Cork Airport first in Ireland to receive new health accreditation

Cork Airport first in Ireland to receive new health accreditation

Cork Airport has become the first Irish airport to be recognised by the Airports Council International (ACI) World and ACI Europe for its commitment to the health and welfare of passengers, staff and the public.

ACI and ACI Europe announced on Tuesday that Cork Airport to be accredited through its new Airport Health Accreditation programme.

ACI’s Airport Health Accreditation programme assists airports by assessing new health measures and procedures introduced as a result of the Covid-19 pandemic.

Topics covered by the accreditation include cleaning and disinfection, physical distancing where feasible and practical, staff protection, physical layout, passenger communications and passenger facilities.

ACI World Director General Luis Felipe de Oliveira said:

“Airports are vital cogs in the aviation ecosystem and Cork Airport’s achievement in being the first airport in Ireland to achieve accreditation through ACI’s Airport Health Accreditation programme shows a commitment to health and hygiene which will help to restore passenger confidence in air travel.

“As important engines of growth, wealth creation, and employment, the recovery of the airport sector will be a significant driver of the global and local economic recovery following Covid-19 and Cork Airport has shown it can be an industry leader by completing our programme,” he added.

Niall MacCarthy, Managing Director of Cork Airport said:

“The fact that Cork Airport is the first airport in Ireland and one of the first in the world to be a holder of this international certificate proves that it is always our top priority to ensure the health and safety of our passengers and employees.

“The awarding of the Airport Health Accreditation certificate is also proof that our measures at Cork Airport are at the top of all international standards.

“I should stress that we never ever compromise on the health and safety of our passengers and employees at Cork Airport,” he added.

“This certification will become increasingly important as the Government moves to reopen international travel and the industry and Government collaborate on restoring passenger confidence in travel.” The accreditation comes amid concerns for the future of Cork Airport which, according to management, has felt a “catastrophic impact” from Covid-19.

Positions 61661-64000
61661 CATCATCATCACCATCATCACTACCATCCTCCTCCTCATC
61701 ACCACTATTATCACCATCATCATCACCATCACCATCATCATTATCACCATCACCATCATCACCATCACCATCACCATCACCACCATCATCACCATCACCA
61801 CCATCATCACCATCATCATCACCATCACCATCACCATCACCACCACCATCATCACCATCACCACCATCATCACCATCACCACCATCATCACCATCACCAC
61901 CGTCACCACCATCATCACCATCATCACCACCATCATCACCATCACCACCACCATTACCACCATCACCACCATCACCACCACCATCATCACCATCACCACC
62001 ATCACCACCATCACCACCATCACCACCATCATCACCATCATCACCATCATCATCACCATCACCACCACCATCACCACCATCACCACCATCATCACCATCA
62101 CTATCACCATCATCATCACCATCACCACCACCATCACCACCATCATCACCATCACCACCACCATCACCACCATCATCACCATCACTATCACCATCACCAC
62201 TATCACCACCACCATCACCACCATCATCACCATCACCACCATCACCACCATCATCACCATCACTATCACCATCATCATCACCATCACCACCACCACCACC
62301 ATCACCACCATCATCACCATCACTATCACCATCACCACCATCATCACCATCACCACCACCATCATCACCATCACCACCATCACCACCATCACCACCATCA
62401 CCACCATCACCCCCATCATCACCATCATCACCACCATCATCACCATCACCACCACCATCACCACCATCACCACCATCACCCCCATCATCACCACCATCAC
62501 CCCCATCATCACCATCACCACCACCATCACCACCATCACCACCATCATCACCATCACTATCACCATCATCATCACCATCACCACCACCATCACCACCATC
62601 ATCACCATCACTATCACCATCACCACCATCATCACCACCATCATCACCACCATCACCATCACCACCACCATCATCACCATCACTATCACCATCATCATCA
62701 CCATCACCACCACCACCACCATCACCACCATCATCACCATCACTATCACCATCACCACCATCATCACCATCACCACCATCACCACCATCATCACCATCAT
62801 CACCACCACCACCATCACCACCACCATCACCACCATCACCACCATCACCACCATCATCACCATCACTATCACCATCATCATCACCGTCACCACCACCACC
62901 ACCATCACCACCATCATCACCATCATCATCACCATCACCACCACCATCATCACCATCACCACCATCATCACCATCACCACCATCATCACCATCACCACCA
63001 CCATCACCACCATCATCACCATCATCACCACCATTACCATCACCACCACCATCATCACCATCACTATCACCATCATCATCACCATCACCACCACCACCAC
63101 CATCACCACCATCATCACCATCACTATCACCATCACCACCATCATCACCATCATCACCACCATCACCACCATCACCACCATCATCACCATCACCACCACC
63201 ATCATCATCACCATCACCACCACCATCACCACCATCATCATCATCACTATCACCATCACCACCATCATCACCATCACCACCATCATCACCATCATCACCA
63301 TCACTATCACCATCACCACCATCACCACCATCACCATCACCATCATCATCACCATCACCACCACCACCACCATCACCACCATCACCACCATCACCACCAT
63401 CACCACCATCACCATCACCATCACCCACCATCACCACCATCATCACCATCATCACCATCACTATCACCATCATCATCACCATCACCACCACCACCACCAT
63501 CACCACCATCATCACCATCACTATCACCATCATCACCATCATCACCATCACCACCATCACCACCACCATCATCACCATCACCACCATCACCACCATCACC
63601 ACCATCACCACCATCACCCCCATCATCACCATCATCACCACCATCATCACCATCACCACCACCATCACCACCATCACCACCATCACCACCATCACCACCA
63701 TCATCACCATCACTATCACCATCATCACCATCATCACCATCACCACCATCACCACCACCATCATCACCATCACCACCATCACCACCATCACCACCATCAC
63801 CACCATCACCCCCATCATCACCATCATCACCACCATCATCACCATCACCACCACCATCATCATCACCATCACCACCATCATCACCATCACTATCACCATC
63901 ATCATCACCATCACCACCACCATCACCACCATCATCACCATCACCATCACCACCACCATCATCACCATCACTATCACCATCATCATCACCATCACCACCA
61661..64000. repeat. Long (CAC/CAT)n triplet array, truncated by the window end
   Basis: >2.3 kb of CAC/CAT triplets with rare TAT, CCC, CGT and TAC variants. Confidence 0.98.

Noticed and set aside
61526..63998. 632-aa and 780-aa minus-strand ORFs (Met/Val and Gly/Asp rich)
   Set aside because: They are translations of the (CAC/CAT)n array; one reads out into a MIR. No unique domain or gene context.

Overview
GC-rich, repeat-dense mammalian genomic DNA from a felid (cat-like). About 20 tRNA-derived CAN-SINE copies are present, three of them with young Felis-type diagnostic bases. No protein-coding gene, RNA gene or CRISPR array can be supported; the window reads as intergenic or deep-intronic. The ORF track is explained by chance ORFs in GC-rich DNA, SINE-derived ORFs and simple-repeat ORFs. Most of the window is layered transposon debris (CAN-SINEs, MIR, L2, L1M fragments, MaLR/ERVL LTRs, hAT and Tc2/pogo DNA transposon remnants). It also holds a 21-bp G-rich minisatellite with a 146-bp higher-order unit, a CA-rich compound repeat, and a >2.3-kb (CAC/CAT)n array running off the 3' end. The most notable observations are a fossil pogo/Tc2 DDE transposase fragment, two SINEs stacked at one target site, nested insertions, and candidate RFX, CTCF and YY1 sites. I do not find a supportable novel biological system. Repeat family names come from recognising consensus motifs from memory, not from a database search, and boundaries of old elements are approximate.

The Echo revealed on Tuesday that Taoiseach Micheál Martin had spoken to the management of Cork Airport about issues facing the airport and government plans to address international travel over the next six to nine months.

On Monday, management at Cork Airport called on the government to reform the Green List to “restore confidence in international travel” and ensure the future of the airport.

Cork Airport management met with local Oireachtas members today to discuss the impact Covid-19 has had on the airport, and outline a plan for its recovery.

The Taoiseach’s office confirmed to The Echo that Mr Martin spoke to Cork Airport management on Monday afternoon following the briefings.

A spokesperson for the Taoiseach said:

“The Government is acutely aware of the impact that Covid-19 has had on the travel industry, and on the aviation sector in particular.

“Today, a medium term plan for recovery and resilience will be published, which will set out how international travel will be addressed over the next six to nine months.

“Yesterday afternoon, the Taoiseach spoke with the manager of Cork airport about the plan and the issues affecting the airport as a result of the ongoing pandemic.” In its presentation on Monday, Cork Airport said the Covid-19 crisis has had a “catastrophic impact” on Cork Airport’s finances, with passenger numbers falling by 95 percent during lockdown, and not expected to recover to 2019 levels for another four years.

The airport said it will lose around €20 million this year as a result of the pandemic.

More in this section

Sponsored Content